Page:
India on Thursday abstained from voting on a United Nations Human Rights Council (UNHRC) resolution to set up a fact-finding mission to investigate the alleged Human Rights violation committed on protesters in Iran that started on September 16.
Taking to Twitter, United Nations Human Right Council said, 'At its 35th special session, the @UN Human Rights Council decided to create a new fact-finding mission to investigate alleged #HumanRightsViolations in the Islamic Republic of #Iran related to the protests that began on 16 September 2022.'
This resolution came amid the protests that started on September 16 after 22-year-old Mahsa Amini, who was taken into custody by Iran's morality police for wearing an 'inappropriate' headscarf, later died, drawing allegations of custodial violence.
Apart from India, Malaysia, Indonesia, the United Arab Emirates and Kazakhstan had also abstained from the resolution.
Meanwhile, Pakistan and China rejected the resolution.
However, the resolution in the UNHRC was passed, with 25 votes in favour, six against and 16 abstentions, at a special session of the 47-member human rights body and now the Human Rights Council has created a fact-finding mission, related to the protests in Iran.
This follows calls from UN human rights chief Volker Turk for an independent investigation, UN News reported.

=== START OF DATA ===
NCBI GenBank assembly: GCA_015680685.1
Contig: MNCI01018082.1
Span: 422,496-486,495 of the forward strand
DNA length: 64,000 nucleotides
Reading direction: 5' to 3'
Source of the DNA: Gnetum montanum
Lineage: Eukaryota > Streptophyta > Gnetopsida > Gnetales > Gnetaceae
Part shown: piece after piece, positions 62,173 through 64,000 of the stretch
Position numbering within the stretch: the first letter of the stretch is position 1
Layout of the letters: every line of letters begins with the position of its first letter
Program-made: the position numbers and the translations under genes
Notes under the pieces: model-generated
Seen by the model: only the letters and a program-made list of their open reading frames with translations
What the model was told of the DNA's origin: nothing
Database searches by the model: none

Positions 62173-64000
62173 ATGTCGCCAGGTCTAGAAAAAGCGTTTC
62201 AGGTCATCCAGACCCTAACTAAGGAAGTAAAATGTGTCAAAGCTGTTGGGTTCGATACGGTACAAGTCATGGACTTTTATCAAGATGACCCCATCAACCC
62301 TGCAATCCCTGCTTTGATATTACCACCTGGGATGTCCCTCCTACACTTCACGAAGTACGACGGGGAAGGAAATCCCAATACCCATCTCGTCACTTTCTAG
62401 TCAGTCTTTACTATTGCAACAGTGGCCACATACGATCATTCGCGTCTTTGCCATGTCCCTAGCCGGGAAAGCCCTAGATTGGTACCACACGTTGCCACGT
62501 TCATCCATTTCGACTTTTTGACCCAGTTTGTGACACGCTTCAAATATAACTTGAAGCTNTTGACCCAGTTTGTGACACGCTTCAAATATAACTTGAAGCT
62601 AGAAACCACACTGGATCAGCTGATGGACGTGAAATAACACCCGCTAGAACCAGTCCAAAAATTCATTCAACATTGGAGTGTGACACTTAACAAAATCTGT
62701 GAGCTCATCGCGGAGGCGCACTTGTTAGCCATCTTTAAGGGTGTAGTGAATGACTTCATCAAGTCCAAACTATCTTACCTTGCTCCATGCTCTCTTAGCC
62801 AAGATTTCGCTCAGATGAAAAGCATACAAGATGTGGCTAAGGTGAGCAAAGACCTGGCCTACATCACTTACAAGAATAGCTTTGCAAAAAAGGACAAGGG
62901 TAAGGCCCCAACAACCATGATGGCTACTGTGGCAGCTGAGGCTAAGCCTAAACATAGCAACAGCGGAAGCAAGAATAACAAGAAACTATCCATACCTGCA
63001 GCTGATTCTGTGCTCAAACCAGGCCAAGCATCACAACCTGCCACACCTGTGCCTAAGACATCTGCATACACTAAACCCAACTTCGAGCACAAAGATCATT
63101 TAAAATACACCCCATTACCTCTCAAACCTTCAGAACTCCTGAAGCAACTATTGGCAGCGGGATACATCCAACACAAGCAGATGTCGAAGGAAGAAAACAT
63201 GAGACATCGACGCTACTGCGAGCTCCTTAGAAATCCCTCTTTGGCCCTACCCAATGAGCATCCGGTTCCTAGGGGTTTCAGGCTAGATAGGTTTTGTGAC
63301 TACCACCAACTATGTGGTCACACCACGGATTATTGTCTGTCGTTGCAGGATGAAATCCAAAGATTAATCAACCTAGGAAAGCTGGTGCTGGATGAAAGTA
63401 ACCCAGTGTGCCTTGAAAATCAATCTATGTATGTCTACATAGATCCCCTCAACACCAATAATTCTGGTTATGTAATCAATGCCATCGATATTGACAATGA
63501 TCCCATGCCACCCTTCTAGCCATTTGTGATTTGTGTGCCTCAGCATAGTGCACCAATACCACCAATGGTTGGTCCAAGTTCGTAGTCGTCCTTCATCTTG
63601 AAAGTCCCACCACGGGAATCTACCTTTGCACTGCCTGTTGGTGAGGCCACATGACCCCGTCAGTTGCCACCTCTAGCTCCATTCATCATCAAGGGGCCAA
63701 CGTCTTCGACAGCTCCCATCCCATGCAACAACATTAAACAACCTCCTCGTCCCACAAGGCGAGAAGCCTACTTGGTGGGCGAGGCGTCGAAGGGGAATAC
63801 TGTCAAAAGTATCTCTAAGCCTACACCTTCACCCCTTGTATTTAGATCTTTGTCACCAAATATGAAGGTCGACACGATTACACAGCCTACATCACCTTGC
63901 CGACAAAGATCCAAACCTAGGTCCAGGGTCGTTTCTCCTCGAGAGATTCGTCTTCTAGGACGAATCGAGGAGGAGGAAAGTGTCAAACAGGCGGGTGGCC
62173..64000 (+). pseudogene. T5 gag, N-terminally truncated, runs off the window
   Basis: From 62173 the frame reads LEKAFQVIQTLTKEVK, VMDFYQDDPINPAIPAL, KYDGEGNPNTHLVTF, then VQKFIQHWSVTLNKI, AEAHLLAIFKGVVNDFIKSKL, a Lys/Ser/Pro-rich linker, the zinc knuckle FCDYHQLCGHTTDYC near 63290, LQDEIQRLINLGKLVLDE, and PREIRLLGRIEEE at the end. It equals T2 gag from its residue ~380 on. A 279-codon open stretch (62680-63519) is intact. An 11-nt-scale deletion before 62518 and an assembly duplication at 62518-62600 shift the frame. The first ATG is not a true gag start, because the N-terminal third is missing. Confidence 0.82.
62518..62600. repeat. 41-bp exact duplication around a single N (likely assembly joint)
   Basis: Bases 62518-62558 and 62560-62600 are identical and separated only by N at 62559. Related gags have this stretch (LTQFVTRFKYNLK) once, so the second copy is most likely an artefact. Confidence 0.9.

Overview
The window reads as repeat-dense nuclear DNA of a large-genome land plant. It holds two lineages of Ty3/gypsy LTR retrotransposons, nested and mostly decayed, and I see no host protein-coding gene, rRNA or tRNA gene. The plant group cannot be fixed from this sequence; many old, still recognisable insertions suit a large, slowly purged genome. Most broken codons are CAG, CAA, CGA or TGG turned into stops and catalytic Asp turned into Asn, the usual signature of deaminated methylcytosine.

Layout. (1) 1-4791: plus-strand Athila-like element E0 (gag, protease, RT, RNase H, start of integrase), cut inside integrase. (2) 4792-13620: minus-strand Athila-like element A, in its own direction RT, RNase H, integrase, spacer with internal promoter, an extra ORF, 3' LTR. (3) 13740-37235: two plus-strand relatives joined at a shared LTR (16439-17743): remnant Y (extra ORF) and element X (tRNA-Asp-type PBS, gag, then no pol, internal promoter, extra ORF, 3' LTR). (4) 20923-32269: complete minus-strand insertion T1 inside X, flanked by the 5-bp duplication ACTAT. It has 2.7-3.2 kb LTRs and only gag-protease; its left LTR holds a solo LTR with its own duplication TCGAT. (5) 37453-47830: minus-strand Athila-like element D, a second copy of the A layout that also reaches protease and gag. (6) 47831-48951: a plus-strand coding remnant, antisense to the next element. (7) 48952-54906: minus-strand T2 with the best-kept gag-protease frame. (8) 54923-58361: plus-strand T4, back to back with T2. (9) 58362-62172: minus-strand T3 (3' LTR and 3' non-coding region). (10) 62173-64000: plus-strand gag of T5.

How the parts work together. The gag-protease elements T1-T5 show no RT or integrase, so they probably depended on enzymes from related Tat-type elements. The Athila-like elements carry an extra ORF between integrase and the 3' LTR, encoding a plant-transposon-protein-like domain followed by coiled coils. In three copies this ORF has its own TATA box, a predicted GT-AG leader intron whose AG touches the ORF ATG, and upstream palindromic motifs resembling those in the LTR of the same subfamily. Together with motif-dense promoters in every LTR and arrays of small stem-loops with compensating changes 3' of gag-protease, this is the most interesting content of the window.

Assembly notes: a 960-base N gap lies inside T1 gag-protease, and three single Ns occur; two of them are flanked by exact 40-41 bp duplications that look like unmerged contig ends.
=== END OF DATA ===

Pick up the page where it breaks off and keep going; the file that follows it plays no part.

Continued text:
In the meeting, the UN High Commissioner highlighted how the security forces, 'notably the Islamic Revolutionary Guard Corps and Basij forces have used live ammunition, birdshot and other metal pellets, teargas and batons' against the protest movement as it has spread to a reported 150 cities and 140 universities in all provinces of Iran.
Before calling for an independent probe into all alleged rights violations, the high commissioner noted that his Office had received 'multiple communications' from Iran about the episode, 'including domestic investigations'.
These efforts 'have failed to meet international standards of impartiality, independence and transparency', UN news quoted Turk as saying.
Responding to the High Commissioner's comments, Iran's representative, Khadijeh Karimi, Deputy of the Vice President for Women and Family Affairs, insisted that 'necessary measures' had been taken to seek justice by the Government, after Amini's death.
These included the formation of an independent, parliamentary investigation commission as well as a forensic medical team.
"However, before the formal announcement of the probe analysis, the biased and hasty reaction of a number of Western authorities and their interventions in internal affairs of Iran turned the peaceful assemblies into riots and violence," she maintained.
Since Amini's death following her arrest by Iran's so-called Morality Police on September 13 for not wearing her hijab properly, more than 300 people have been killed in protests, including at least 40 children, according to the latest UN human rights office information.